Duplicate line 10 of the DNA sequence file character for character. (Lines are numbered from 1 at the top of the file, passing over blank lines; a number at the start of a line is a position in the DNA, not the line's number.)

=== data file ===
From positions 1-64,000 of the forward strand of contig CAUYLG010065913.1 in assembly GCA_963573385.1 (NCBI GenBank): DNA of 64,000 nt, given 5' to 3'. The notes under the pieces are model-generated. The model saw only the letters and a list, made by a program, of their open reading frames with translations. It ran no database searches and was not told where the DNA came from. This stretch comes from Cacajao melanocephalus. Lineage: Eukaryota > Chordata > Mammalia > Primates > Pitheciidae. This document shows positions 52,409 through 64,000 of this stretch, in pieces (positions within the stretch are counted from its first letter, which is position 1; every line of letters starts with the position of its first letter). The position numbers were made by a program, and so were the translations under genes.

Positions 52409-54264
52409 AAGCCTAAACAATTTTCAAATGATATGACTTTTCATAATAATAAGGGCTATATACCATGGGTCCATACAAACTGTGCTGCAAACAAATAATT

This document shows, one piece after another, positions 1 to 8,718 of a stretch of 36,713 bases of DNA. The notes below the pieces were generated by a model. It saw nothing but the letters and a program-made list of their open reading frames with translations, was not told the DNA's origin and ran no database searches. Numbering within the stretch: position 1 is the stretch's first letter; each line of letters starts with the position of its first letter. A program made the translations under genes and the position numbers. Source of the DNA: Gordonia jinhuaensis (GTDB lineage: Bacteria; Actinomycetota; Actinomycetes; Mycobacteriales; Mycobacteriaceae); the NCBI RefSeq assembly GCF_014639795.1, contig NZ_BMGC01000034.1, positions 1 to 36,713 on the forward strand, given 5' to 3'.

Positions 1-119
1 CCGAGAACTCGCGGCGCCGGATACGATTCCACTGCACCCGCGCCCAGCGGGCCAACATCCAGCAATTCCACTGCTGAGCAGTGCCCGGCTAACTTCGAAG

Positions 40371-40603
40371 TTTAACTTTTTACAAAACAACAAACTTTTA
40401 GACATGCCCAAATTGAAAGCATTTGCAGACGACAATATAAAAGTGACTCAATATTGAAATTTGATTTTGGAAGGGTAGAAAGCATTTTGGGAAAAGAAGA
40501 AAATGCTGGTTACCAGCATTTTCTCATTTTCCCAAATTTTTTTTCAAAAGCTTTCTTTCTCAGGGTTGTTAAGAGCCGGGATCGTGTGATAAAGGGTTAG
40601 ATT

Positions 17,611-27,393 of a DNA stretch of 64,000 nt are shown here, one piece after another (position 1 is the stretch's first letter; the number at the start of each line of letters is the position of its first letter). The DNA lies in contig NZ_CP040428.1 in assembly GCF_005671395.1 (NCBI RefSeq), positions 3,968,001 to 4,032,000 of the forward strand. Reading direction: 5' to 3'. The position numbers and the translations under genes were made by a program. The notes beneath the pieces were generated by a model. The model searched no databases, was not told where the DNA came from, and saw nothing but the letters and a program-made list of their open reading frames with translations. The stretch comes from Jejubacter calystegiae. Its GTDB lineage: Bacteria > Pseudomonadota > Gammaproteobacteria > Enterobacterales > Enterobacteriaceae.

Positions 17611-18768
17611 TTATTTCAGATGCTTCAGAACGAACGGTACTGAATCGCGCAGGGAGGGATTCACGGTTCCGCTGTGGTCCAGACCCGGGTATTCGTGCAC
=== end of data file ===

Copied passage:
40501 AAATGCTGGTTACCAGCATTTTCTCATTTTCCCAAATTTTTTTTCAAAAGCTTTCTTTCTCAGGGTTGTTAAGAGCCGGGATCGTGTGATAAAGGGTTAG